Yahoo Inc., International Business Machines Corp. and Hewlett-Packard Co. have won more than $20 million from the federal government's stimulus package to fund energy-efficiency projects, the U.S. Energy Department said Wednesday.
The funding is part of $47 million in funding from the American Recovery and Reinvestment Act, designated for 14 different projects in data processing, storage and telecommunications, according to the agency.
"Information-technology and telecommunications facilities account for approximately 120 billion kilowatt-hours of electricity annually _ or 3 percent of all U.S. electricity use," the Energy Department said, adding: "The energy-efficiency projects announced today will reduce energy use and carbon pollution, while helping to develop a strong, competitive domestic industry."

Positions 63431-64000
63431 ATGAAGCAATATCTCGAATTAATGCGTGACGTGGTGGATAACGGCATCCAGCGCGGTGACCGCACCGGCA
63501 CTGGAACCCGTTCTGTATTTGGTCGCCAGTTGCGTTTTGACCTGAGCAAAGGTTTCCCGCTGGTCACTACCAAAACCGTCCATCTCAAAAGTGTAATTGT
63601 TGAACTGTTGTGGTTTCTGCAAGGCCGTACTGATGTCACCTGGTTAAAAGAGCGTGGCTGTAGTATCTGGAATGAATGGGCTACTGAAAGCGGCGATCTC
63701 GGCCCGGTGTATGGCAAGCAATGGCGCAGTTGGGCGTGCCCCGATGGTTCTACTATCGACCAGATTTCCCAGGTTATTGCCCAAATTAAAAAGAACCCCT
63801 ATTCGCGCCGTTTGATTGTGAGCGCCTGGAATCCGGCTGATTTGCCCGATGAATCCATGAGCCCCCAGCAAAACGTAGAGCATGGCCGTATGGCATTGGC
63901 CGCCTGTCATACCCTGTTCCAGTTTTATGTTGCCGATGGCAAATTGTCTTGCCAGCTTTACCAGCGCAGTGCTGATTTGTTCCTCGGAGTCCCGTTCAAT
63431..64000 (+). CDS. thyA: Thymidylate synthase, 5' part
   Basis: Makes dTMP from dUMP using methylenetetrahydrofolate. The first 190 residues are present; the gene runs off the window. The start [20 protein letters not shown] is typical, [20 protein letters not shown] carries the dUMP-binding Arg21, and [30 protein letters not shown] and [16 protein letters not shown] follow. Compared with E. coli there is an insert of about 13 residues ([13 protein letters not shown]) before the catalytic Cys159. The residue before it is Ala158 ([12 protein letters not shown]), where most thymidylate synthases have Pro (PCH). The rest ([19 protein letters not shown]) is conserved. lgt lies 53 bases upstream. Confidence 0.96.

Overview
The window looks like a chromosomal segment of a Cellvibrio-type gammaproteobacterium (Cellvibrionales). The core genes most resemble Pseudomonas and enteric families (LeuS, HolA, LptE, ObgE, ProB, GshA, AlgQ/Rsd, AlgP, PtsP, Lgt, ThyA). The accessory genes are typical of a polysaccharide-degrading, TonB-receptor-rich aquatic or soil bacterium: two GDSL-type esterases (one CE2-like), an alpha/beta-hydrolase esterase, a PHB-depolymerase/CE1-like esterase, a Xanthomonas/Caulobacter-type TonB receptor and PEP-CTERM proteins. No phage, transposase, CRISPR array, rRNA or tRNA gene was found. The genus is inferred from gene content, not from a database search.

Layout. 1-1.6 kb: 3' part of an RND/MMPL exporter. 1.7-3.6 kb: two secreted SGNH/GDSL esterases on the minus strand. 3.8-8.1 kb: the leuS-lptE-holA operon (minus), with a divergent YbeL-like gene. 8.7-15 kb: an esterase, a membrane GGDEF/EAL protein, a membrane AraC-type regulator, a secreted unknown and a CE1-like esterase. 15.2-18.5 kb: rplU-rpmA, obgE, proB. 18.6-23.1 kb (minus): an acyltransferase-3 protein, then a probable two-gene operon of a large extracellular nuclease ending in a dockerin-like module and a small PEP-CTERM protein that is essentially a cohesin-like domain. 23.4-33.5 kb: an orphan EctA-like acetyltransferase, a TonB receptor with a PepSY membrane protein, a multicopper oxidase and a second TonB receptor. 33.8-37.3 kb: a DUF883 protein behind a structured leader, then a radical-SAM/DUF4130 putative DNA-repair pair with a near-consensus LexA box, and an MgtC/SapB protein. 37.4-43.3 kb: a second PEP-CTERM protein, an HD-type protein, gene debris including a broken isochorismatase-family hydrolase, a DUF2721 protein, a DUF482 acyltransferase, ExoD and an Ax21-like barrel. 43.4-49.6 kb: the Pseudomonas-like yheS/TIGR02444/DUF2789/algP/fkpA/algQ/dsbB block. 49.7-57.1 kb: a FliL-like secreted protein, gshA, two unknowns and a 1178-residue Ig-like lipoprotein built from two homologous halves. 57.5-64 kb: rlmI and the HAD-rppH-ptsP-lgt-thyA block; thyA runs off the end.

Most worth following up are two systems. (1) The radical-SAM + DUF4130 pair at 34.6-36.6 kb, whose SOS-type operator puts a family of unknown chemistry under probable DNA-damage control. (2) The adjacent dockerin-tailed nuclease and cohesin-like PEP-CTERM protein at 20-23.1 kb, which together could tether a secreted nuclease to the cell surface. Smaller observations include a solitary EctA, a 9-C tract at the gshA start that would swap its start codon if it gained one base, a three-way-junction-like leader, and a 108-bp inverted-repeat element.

Sunnyvale, Calif.-based Yahoo has won $9.9 million to design a data-center system that uses outside air for cooling to enable more efficient use of power and water, the agency said.
Yahoo and other Internet companies such as Google Inc. use several large data centers to power e-mail, search, video streaming and other services.
IBM received roughly $4 million for two separate projects at its T.J. Watson Research Center. One IBM project will develop software to optimize air conditioning and the use of outside air at computing facilities to reduce energy dependency, while the other will develop a system to transfer heat out of data centers and reduce the use of cooling energy.
Palo Alto, Calif.-based H-P received $7.4 million to test the creation of a system to connect data centers with alternate renewable energy sources, such as solar and wind, according to the Energy Department.
Explore further: Bush administration cuts energy plans